type of heat engine called Engine X. The engine has a work output W of 100 J/cycle and it
operates between heat reservoirs maintained at the boiling and freezing temperatures of
water. The inventor claims a thermodynamic efficiency of x = 0.75.
a) How much heat QH would Engine X extract from the high-temperature reservoir per
cycle?
b) How much heat QL would Engine X transfer to the low temperature reservoir per cycle?
c) What would be the entropy change per cycle for the entire system?
d) Will you take the case? In other words, can this engine work as the inventor claims?
Explain.

P (kPa)

Problem 8

500
200

B
2

V (m3)

A constant amount of an ideal monatomic gas undergoes the cyclic process ABCA in the
P V diagram shown above. The path BC is isothermal.
a) Calculate the volume at point B.
b) Calculate the work done by the gas during one complete cycle beginning and ending at
A.
c) In terms of work and heat, what is the net result of this process?

Problem 9
Imagine a particle that can be in only two states with energies E0 = 0 eV and
E1 = 0.05 eV. Initially, the degeneracy of each state is assumed to be 1. The particle is in
equilibrium with a reservoir at 300 K.
a) Calculate the probability for this particle to be in each of the two states.
b) Calculate the mean energy of the particle.
c) Now assume that the degeneracy of the upper state is 2. How does this affect your
answers to a) and b)? Explain.

Problem 10
In the photoelectric effect experiment, it is found that a stopping potential of 1.0 V is
needed to stop all the current when incident light of wavelength 260 nm is used and a
stopping potential of 2.3 V is needed for light of wavelength 207 nm.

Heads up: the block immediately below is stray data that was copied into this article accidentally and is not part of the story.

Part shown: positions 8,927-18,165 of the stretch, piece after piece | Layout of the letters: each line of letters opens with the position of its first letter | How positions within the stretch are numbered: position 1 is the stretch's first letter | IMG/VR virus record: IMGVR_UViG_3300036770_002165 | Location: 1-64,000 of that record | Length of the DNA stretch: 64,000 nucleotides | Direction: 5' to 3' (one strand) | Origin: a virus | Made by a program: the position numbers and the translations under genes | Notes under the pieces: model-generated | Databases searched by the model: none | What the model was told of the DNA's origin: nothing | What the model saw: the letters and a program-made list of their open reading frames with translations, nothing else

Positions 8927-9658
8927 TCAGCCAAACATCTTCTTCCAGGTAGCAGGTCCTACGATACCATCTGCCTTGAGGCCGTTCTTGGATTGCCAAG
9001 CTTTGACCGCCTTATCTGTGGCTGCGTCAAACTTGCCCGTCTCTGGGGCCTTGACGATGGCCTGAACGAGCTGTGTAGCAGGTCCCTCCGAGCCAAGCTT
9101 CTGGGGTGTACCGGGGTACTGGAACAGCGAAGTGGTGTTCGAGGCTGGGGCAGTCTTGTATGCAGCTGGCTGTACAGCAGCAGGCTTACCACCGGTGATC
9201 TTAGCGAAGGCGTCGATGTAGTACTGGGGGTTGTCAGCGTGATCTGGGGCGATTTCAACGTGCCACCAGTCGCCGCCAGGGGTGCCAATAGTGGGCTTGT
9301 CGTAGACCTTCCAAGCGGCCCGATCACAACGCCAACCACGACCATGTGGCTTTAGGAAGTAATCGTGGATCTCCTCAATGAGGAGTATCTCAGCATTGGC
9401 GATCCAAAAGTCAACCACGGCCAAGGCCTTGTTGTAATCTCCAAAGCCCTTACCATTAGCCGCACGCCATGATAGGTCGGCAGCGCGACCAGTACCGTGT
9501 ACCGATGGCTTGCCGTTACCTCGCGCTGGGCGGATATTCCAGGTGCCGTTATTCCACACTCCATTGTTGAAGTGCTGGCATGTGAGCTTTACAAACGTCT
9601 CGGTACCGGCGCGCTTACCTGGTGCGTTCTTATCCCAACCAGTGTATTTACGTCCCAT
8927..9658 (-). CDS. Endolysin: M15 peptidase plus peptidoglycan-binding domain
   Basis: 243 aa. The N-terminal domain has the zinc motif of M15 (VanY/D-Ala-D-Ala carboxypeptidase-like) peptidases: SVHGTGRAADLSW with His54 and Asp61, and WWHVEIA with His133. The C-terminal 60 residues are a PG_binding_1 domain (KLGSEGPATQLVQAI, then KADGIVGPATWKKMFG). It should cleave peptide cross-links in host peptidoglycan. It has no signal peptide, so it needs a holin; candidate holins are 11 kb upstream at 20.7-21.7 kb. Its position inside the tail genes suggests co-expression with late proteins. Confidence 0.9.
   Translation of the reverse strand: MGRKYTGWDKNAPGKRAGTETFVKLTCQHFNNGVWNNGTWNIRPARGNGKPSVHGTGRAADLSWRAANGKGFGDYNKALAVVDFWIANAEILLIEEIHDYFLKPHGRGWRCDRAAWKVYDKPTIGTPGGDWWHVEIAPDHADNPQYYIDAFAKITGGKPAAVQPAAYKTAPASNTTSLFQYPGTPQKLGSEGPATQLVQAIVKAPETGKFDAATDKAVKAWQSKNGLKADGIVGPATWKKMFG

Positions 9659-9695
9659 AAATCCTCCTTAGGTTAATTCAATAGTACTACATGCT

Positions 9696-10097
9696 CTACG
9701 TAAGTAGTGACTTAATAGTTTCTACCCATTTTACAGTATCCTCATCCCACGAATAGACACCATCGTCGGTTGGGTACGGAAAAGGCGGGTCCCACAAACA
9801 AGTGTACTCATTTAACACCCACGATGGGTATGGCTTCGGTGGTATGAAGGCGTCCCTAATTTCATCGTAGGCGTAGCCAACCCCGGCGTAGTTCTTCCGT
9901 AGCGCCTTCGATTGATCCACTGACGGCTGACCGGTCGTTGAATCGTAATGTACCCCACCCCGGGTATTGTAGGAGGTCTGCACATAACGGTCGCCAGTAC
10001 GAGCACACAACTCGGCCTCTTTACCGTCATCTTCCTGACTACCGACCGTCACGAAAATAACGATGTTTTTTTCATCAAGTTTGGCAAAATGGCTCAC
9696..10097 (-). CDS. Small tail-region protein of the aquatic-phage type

a) From these data determine Plancks constant (in Js).
b) Determine the work function of the metal (in eV).
c) What is the minimum photon energy necessary to eject an electron from the metal?

Problem 11
The surface temperature of the Sun is 6000 K. The sunlight striking the Earths surface
has a power per unit area of 1300 W/m2 .
a) What is the typical energy of a photon emitted from the Sun?
b) Estimate (to within an order of magnitude) the number of photons per second from the
Sun that strike the circular, 10 meter diameter aperture of the Keck telescope.
c) How far away in astronomical units (A.U.) from the Earth could a star identical to the
Sun be and still be detected by the Keck telescope, assuming that at least 1 photon/second
has to reach the aperture. (Reminder: 1 A.U. is defined as the distance from the Earth to
the Sun).

Problem 12
A rocket of proper length L0 = 30 meters moves past a space station (A) at speed v = 0.8c
as shown. When the nose of the rocket (A0 ) coincides with the station (A), clocks in both
rocket and station are set to zero and a pulse of light is emitted from point A0 towards B 0 .

B'

A'
v
A

a) Determine the time t0B at which the light is detected at B 0 according to the clock in the
rocket.
b) Determine the time tB at which the light is detected at B 0 according to the clock in the
space station.